Children's Word of the Day - Furniture

Thursday, December 17, 2009

24 Hours of Le Mans

The 24 Hours of Le Mans (24 Heures du Mans) is the world's oldest sports car race inendurance racing, held annually since 1923 near the town of Le Mans, Sarthe, France. Commonly known as the Grand Prix of Endurance, it is organised by the Automobile Club de l'Ouest (ACO) and runs on a circuit containing closed public roads that are meant not only to test a car and driver's ability to be quick, but also to last over a 24 hour period.

At a time when Grand Prix racing was occurring throughout Europe, Le Mans was envisioned as a different test from motorsports. Instead of focusing on the ability of a car company to build the fastest machines of the time, the 24 Hours of Le Mans would instead concentrate on the ability of manufacturers to build sporty yet reliable cars. This would drive innovation in not only reliable but also fuel-efficient vehicles, since the nature of endurance racing requires as little time to be spent in the pits as possible.

At the same time, due to the design of Le Mans, a drive would be created for better aerodynamics and stability of cars at high speeds. While this was shared with Grand Prix racing, few tracks in Europe featured straights the length of the Mulsanne. The fact that the road is public and therefore not maintained to the same quality as some permanent racing circuits also puts more of a strain on parts, causing more emphasis on reliability.

Beginning in the late 1970s, the demand for fuel economy from around the world led the race to adopt a fuel economy formula known as Group C in which competitors were given a set amount of fuel, from which they had to design an engine. Although Group C was abandoned when teams were able to master the fuel formulas, fuel economy would still be important to some teams as alternative fuel sources would appear in the early 21st century, attempting to overcome time spent during pit stops.

These technological innovations have had a trickle-down effect, with technology used at Le Mans finding its way into production cars several years later. This has also led to faster and more exotic supercars due to manufacturers wishing to develop faster road cars for the purposes of developing them into even faster GT cars.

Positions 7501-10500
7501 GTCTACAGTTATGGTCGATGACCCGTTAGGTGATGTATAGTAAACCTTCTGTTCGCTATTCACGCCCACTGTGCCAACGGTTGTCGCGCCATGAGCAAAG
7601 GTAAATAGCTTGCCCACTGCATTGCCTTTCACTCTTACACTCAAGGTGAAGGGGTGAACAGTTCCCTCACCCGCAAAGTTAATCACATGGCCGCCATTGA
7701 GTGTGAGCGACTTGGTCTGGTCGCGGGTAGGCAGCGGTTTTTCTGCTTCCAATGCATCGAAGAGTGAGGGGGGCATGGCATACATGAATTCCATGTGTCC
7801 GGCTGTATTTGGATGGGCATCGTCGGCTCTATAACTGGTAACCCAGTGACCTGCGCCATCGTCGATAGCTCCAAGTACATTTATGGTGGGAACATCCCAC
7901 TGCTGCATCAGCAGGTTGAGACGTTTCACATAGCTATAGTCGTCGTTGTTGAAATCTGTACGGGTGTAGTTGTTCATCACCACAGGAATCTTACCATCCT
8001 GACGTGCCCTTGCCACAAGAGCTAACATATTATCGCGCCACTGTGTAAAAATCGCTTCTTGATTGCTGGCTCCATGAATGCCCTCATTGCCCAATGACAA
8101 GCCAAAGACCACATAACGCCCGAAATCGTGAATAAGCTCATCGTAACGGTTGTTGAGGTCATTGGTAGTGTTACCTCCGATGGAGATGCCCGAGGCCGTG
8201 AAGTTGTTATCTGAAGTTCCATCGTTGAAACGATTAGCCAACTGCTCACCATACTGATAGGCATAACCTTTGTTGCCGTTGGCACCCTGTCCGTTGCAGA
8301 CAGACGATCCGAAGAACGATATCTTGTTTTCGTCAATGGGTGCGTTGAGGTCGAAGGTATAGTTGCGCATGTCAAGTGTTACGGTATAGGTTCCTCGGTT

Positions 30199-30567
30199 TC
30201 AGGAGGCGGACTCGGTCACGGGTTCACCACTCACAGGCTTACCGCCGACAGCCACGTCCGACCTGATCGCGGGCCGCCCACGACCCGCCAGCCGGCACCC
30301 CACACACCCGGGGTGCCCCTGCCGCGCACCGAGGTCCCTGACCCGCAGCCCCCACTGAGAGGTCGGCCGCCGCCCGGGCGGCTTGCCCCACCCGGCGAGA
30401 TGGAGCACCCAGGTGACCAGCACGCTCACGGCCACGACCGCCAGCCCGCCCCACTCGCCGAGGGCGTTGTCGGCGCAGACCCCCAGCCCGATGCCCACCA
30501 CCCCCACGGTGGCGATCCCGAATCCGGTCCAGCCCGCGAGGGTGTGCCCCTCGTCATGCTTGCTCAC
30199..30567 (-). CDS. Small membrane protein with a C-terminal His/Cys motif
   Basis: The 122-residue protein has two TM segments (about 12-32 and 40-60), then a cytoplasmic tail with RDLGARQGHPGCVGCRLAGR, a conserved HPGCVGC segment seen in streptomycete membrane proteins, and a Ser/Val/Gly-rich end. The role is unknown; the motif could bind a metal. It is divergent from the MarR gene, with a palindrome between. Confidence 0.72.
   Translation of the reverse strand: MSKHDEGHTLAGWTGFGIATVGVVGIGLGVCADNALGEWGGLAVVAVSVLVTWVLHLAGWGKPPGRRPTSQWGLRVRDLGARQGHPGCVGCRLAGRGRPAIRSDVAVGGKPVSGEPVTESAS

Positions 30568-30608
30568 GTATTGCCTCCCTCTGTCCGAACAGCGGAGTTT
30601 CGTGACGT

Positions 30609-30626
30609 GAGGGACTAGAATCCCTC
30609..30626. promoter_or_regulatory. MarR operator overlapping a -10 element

Wednesday, December 16, 2009


Briançon (Latin: Brigantium) is a commune in the Hautes-Alpes department in theProvence-Alpes-Côte d'Azur region in south-eastern France. It is the sub-prefecture of the department.

At 1,350 metres it is the second highest city in Europe after Davos. It is built on a plateau nucleated around confluence of the Durance and the Guisane.

The historical centre is a strongly fortified town, built by Vauban to defend the region fromAustrians in the 17th century. Its streets are very steep and narrow, though picturesque. Briançon lies at the foot of the descent from the Col de Montgenèvre, giving access to Turin, so a great number of other fortifications have been constructed on the heights around it, especially towards the east. The Fort Janus is no less than 4,000 ft (1,200 m). above the town.

The parish church, with its two towers, was built 1703-1726, and occupies a very conspicuous position.

The Pont d'Asfeld, east of the town, was built in 1734, and forms an arch of 131 ft (40 m). span, thrown at a height of 184 ft (56 m). across the Durance.

The modern town extends in the plain at the southwest foot of the plateau on which the old town is built and forms the suburb of Ste Catherine.

Briançon is located close to the Parc National des Ecrins.

On 8 July 2008, several buildings of Briançon were classified by the UNESCO as World Heritage Sites, as part of the "Fortifications of Vauban" group. These buildings are: the city walls, Redoute des Salettes, Fort des Trois-Têtes, Fort du Randouillet, ouvrage de la communication Y and the Asfeld Bridge. Along with Briançon, 11 other sites of fortified buildings in France were classified. Among them is theplace-forte of Mont-Dauphin, also in the Hautes-Alpes department. These pieces of art were designed by Sébastien Le Prestre de Vauban(1633-1707), a military engineer of King Louis XIV.